Pelosi’s problem isn’t age, gender; it’s partisanship

There are five 2014 House races still to be decided before we can answer a question of historical interest:

Was this the worst election for House Democrats since 1928? Or merely their worst since 1946?

Either way, the results do not reflect well on the House Democratic leader, Nancy Pelosi — a conclusion that seems to have escaped Nancy Pelosi.

“I do not believe what happened the other night is a wave,” the former speaker informed Politico’s Lauren French and John Bresnahan last week. She preferred to describe the election as “an ebb tide.”

If Democrats lose three of the five undecided races, they will have ebbed all the way back to the day Herbert Hoover won the presidency. To fail to see that as a wave, Pelosi must be far out at sea.

The drubbing and the denial have naturally raised doubts about whether Pelosi should remain on the job. But her interpretation was the opposite. “Quite frankly, if we would have won, I would have thought about leaving,” Pelosi told Politico. But because of the, er, ebb, she needs to stay — a classic argument for rewarding failure.

Pelosi is popular in her caucus, and there’s no indication she’ll be deposed in leadership elections next week. But it was certainly fair when Nancy Cordes of CBS News asked Pelosi at a news conference Thursday if she “gave any thought to stepping down as the leader.”

Pelosi’s jaw-dropping response: that Cordes was being sexist — and discriminating against Pelosi because of her age. “What was the day,” she replied to Cordes, “that any of you said to Mitch McConnell when they lost the Senate three times in a row … ‘Aren’t you getting a little old, Mitch? Shouldn’t you step aside?’”

It’s “interesting as a woman to see how many times that question is asked of a woman and how many times that question is never asked of Mitch McConnell,” Pelosi added. She was just warming up. “I was never on the front of Time magazine even though I was the first woman — wasn’t that a curiosity? That the Republicans win and (Speaker John) Boehner’s on the front of Time magazine. Mitch McConnell wins, he’s on the front of Time magazine. … As a woman, it’s like, is there a message here?”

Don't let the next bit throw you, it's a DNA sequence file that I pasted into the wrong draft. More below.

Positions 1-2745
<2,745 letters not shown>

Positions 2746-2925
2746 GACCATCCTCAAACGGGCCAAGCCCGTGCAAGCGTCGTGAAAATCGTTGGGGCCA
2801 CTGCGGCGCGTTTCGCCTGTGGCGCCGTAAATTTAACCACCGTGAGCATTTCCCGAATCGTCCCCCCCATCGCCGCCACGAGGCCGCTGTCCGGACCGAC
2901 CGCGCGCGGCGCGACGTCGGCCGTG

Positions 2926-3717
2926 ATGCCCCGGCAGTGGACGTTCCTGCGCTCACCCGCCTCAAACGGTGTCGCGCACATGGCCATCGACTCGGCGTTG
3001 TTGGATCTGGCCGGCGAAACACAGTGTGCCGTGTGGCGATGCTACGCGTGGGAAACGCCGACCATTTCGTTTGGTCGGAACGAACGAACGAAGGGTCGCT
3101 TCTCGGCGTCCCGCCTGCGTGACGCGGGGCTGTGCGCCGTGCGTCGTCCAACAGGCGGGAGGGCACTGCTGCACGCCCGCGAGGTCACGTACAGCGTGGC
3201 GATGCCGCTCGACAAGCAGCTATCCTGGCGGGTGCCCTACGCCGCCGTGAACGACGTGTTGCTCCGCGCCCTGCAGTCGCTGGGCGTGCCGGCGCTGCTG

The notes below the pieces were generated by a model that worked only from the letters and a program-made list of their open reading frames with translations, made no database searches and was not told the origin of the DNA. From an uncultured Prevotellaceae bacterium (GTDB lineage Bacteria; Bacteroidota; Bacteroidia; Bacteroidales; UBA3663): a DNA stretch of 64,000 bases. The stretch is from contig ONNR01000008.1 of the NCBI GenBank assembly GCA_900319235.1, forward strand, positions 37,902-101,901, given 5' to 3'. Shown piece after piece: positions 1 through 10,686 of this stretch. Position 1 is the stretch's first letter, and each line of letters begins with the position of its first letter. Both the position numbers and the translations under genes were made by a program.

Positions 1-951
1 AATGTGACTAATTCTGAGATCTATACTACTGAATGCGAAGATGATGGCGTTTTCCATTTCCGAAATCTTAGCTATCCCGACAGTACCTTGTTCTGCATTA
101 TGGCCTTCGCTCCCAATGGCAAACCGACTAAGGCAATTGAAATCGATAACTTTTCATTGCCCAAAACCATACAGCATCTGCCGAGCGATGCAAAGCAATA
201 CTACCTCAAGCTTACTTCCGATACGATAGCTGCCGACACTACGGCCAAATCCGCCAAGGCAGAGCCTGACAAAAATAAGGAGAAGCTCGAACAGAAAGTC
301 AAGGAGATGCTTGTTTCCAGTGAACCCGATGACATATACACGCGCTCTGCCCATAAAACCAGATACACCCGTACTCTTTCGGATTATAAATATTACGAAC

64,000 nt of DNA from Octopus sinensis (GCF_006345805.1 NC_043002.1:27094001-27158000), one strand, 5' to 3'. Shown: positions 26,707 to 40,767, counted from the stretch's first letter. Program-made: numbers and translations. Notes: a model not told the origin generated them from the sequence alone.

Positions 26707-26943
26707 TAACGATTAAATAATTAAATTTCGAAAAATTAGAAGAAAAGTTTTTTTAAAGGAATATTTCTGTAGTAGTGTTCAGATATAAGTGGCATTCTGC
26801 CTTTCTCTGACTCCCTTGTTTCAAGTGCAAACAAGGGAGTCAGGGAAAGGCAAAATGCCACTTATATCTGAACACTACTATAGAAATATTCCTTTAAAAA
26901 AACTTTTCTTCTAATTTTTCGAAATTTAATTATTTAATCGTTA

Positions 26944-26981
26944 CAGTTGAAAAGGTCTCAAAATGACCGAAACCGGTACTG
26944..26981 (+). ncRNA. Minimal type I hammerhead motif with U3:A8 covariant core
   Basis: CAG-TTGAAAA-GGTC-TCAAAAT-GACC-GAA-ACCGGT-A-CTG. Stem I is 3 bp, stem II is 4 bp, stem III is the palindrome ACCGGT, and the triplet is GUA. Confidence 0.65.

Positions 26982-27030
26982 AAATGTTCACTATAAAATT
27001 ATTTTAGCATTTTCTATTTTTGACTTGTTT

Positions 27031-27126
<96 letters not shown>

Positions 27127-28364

Pelosi’s 8-year-old grievance with the newsmagazine is reasonable, if a bit small coming from somebody who has earned her place in history as the first female speaker of the House. As for McConnell’s treatment, here’s his home-state Louisville Courier-Journal in 2012: “He has failed utterly, a stunning failure driven home by Mr. Obama’s decisive win Tuesday. … Mr. McConnell should resign as Senate minority leader. If he refuses, his members should oust him.” There were similar questions about whether McConnell would keep his job in 2010 and before this year’s results.

Love Pelosi or hate her, she is a savvy legislator, and it’s not her fault that Democrats lost again. Gerrymandering and other factors will probably keep the House Republican into the next decade. (More Democratic candidates were defeated overall in 2014 than in the 2010 landslide, though fewer seats flipped because Republicans already control the most competitive ones.)

But there’s something to be said for fresh faces. Harry Reid, who just lost his perch as Senate majority leader, shrewdly persuaded the populist Sen. Elizabeth Warren (D-Mass.) to join his leadership team. Yet there is no sign of movement among Democratic leaders in the House, where Pelosi, Whip Steny Hoyer and No. 3 Jim Clyburn are all in their mid-70s.

If Pelosi has a problem, it’s not her gender or her age but her image as a partisan warrior that Republicans have demonized as Democrats demonized Newt Gingrich. Long after she unwisely said of the Affordable Care Act that “we have to pass the bill so that you can find out what is in it,” she still defended the remark.

At Thursday’s news conference, Chad Pergram of Fox News asked about recently discovered remarks by Jonathan Gruber, a consultant to the administration on Obamacare, who said the law exploited “the stupidity of the American voter.”

Pelosi replied, correctly, that Gruber’s “comments were a year old, and he has backtracked.” But then she went too far. “I don’t know who he is,” she said.

In fact, Pelosi’s office cited Gruber in a 2009 press release, and Pelosi herself, during a 2009 news conference, referred to Gruber and an analysis he had done.

Sometimes, the mark of a strong leader is knowing when to stop.

Dana Milbank is a Washington Post columnist.

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